J. Pedro Ribeiro

Book Notes #8: Why We Sleep: The New Science of Sleep and Dreams

March 13, 2021

Why We Sleep Book Cover

Never thought I’d be reading and enjoying a book about sleeping. Insightful, and oddly entertaining. And yes, I do get the irony of reading a book about sleep after going through some books on coffee 🤷🏽‍♂️

A 5-star rating on my GoodReads.

Here are my highlights:

  1. (On different types of body cycles) If I were to keep you awake all night, your core temperature would still show the same pattern. (pg.19)
  2. (…) melatonin helps regulate the timing of when sleep occurs by systematically signaling darkness throughout the organism. But melatonin has little influence on the generation of sleep itself. (pg.22)
  3. For every day you are in a different time zone your suprachiasmatic nucleus can only readjust by about one hour. (pg.24)
  4. The longer you are awake, the more adenosine will accumulate. (pg.26)
  5. You can artificially mute sleep signal of adenosine by using a chemical that makes you fee more awake: caffeine. (pg.26)
  6. Individuals who are deliberately fasting will sleep less as the brain is tricked into thinking that food has suddenly become scarce. (pg.66)
  7. (…) migrating birds will grab brief periods of seep lasting only seconds in duration. (pg.66)
  8. (…) NREM sleep helps transfer and make safe newly learned information into long-term storage sites on the brain. (pg.74)
  9. REM sleep can (help define what) a collection of information mean as a whole, not just as facts. We can awake the next morning with new solutions to previously intractable problems or even be infused with radically new and original ideas. (pg.75)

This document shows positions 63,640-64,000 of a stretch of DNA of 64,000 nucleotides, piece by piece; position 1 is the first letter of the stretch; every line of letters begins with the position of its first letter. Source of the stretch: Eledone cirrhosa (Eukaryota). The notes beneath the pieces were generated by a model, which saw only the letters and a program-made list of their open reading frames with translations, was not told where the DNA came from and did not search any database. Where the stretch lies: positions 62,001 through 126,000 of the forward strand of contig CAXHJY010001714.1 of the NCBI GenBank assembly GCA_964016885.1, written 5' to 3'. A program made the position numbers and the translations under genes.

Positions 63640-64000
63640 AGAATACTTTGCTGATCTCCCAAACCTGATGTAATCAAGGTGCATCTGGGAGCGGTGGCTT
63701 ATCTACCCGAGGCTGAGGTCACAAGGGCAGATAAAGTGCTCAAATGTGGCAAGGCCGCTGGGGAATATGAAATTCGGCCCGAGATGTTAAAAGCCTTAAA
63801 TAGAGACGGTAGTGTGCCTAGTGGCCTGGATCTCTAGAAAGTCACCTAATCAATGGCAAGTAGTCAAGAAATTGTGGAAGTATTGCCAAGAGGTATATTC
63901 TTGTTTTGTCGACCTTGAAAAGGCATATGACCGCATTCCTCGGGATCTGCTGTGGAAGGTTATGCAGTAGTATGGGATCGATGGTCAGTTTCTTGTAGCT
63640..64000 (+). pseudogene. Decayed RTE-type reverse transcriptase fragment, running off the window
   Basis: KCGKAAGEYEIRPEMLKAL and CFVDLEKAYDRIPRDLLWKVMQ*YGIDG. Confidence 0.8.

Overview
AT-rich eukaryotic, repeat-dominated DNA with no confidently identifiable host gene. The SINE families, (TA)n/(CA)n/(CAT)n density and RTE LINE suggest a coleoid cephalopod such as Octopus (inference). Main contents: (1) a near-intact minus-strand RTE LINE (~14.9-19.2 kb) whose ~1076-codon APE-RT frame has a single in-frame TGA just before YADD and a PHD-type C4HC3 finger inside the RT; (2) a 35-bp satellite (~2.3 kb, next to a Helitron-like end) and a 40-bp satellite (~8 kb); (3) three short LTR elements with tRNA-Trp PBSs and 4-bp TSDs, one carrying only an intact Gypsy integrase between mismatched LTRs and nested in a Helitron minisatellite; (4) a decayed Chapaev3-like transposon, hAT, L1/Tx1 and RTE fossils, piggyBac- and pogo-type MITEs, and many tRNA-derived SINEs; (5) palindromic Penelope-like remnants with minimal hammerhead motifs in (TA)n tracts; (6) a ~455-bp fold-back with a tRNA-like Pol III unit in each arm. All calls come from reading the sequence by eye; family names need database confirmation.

10. Sleep is not the absence of wakefulness. (pg.108)
  11. (…) the more sleep spindles an individual has at night, the greater the restoration of overnight learning ability come the next day. (pg.111)
  12. The second benefit of sleep for memory comes after learning (…), consolidation. (pg.112)
  13. (…) emotional regions of the brain are up to 30% more active in REM sleep compared to when we are awake. (pg.193)
  14. (…) REM sleep is the only time during the twenty-four hour period when your brain is completely devoid of this anxiety-triggering molecule (noradrenaline). (pg.206)
  15. (…) REM sleep dreaming accomplishes 2 critical goals: remember (…) and forget. (pg.206)
  16. (…) alcohool will often suppress REM sleep, specially during the first half of the night. (pg.270)
  17. (On alarm clocks) The snooze feature means that you will repeatedly impose a cardiovascular spike again and again within a short span of time. (pg.278)

Liked this post? Read my other book notes.


J. Pedro Ribeiro

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